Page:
4) Randy Tomlin

The Pirates chose Tomlin in the 18th Round of the 1988 MLB June Amateur Draft out of Liberty University in Lynchburg Virginia. For 5 seasons the fiery left hander took the mound for Pittsburgh 106 times, 94 times as a starter; compiling 30 wins, 8 complete games and 3 shutouts, all the while posting a career 3.43 ERA and earning a 6.3 WAR.

3) Zach Duke

Duke was picked by the Pirates in the 20th Round of the 2001 MLB June Amateur Draft from Midway High School in Waco, Texas. By 2005 Duke was seen by many, including myself, as the future ace of the Pirates pitching staff. In his rookie year he posted a 8-2 record (winning his first 6 decisions), with a 1.81. Over the next 5 seasons Duke had ups, such as earning a 2009 All-Star Game appearance, and downs, including an 8-15 record with a 5.72 ERA in his last season in Pittsburgh. However, I have many fond memories of his time with the Pirates and am happy that Duke has been able to play, as it stands now, 9 additional seasons in the MLB, securing a 12.2 career WAR during this time.

2) John Smiley

In the 12th Round of the 1983 MLB June Amateur Draft the tall and lanky left hander, Smiley, was selected by the Pirates out of Perkiomen School in Pennsburg, Pennsylvania and was eventually developed into a 20 game winning All-Star in his final season in Pittsburgh in 1991. In his first two seasons with the Pirates he was used exclusively as a reliever before earning a promotion to the starting rotation in 1988. In his three seasons as a starter, Smiley put up a 54-37 record with an overall 3.57 ERA. Smiley would remain in the majors for six additional seasons after leaving Pittsburgh, earning a second All-Star Game appearance as a member of the Cincinnati Reds in 1995. For his career he accumulated 126 wins and an even 20 WAR.

1) Dave Parker

“The Cobra” became a member of the Pittsburgh Pirates organization in 1970 after being picked in the 14th Round of MLB June Amateur Draft. He would go on to spend 11 years a major part of the Pirates “We Are Family” Crew. Earning an NL MVP in 1978, as well as a World Series Championship with Pittsburgh in 1979; he was an All-Star on 4 separate occasions. In his time in a Pirates uniform Parker batted .305 with 166 home runs, leading the league in multiple categories for several seasons. Over what would be an illustrious 19 year MLB career, he would hit a total of 339 homers and earn 40.1. Many believe that Parker is more than deserving of a place in Cooperstown, but that debate can be held another day. However, “The Cobra” is without a doubt the Top Late Round Draft is pick ever selected to be a member of the Pittsburgh Pirates Organization.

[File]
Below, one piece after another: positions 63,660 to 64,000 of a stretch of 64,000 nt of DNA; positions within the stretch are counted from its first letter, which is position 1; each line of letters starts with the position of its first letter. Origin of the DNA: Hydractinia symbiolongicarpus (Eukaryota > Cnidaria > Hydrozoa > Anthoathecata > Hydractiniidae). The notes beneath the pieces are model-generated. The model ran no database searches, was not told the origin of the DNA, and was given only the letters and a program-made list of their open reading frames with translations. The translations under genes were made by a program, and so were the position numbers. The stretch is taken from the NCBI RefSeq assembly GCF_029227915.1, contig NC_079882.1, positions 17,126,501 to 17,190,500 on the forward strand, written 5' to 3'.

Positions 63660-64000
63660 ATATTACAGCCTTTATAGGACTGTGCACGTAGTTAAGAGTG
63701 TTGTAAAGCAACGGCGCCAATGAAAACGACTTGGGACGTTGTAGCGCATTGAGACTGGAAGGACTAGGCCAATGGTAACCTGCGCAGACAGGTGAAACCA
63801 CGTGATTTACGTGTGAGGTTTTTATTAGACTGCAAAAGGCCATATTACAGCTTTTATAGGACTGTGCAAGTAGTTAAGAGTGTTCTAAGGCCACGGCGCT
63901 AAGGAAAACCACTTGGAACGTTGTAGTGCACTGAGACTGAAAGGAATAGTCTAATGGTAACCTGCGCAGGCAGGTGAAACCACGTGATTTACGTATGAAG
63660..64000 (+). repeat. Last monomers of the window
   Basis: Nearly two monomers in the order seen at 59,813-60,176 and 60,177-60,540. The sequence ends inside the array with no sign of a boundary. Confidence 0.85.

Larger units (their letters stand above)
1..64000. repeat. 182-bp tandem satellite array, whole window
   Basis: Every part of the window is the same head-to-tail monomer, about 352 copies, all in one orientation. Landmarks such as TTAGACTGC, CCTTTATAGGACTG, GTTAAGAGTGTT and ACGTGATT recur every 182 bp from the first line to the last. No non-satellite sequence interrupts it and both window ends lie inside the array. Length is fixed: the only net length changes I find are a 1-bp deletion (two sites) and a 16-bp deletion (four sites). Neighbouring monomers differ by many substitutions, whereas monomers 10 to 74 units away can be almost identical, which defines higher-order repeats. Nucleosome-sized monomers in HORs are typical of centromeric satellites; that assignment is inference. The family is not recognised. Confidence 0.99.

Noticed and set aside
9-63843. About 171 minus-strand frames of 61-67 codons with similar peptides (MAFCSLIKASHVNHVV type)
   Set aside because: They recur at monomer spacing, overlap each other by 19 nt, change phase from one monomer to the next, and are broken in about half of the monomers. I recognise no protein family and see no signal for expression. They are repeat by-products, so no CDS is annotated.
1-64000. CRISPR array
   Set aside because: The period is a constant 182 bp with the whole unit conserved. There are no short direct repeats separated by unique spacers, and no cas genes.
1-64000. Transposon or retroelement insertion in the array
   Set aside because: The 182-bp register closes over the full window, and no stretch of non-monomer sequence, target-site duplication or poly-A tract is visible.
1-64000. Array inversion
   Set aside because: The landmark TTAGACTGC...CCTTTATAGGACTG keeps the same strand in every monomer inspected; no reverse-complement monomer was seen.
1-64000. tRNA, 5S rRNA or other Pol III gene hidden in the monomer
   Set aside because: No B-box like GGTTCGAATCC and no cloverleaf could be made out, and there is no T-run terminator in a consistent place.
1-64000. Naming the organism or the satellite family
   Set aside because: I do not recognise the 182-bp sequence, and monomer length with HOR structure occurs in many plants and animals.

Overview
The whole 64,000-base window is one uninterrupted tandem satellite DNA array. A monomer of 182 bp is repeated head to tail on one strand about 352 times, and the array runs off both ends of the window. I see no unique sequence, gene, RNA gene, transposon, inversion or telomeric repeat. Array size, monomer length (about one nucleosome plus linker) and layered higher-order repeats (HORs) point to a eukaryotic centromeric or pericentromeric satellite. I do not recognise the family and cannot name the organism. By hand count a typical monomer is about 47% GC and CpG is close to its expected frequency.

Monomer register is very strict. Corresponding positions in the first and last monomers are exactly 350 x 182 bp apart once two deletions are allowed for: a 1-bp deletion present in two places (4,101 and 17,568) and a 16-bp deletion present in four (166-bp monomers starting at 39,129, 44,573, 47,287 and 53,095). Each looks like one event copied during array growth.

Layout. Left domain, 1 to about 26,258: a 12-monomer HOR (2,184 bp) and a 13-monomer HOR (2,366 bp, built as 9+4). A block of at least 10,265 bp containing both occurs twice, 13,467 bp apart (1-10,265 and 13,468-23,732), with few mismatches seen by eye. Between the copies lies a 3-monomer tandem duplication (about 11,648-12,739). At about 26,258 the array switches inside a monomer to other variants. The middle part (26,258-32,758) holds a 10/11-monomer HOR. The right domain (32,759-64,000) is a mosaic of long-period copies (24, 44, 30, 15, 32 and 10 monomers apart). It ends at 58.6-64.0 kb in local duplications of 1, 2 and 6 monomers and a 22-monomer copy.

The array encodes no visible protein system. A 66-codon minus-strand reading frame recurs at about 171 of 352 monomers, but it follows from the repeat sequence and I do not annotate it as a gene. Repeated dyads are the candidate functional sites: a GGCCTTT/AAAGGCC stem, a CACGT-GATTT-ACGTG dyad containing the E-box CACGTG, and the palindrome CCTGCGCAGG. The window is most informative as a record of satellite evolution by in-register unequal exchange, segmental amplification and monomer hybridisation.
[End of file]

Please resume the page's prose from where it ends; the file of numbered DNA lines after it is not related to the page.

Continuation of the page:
I have no doubt that there are other players in the history of the Pittsburgh Pirates that could be considered for this particular list, especially if players drafted by the Pirates or acquired by them were added to the mix. I would love to hear from all of you about the changes you would make to the order my choices, the players you feel I unjustly left off the list and of course if you completely agree with my assessments. Let’s have some fun with this was and as always, Let’s Go Bucs!

Published by Craig W. Toth

Former Contributing Author at, Co-Host of the Bucs in the Basement Podcast and life-long/diehard Pittsburgh Pirates Fan!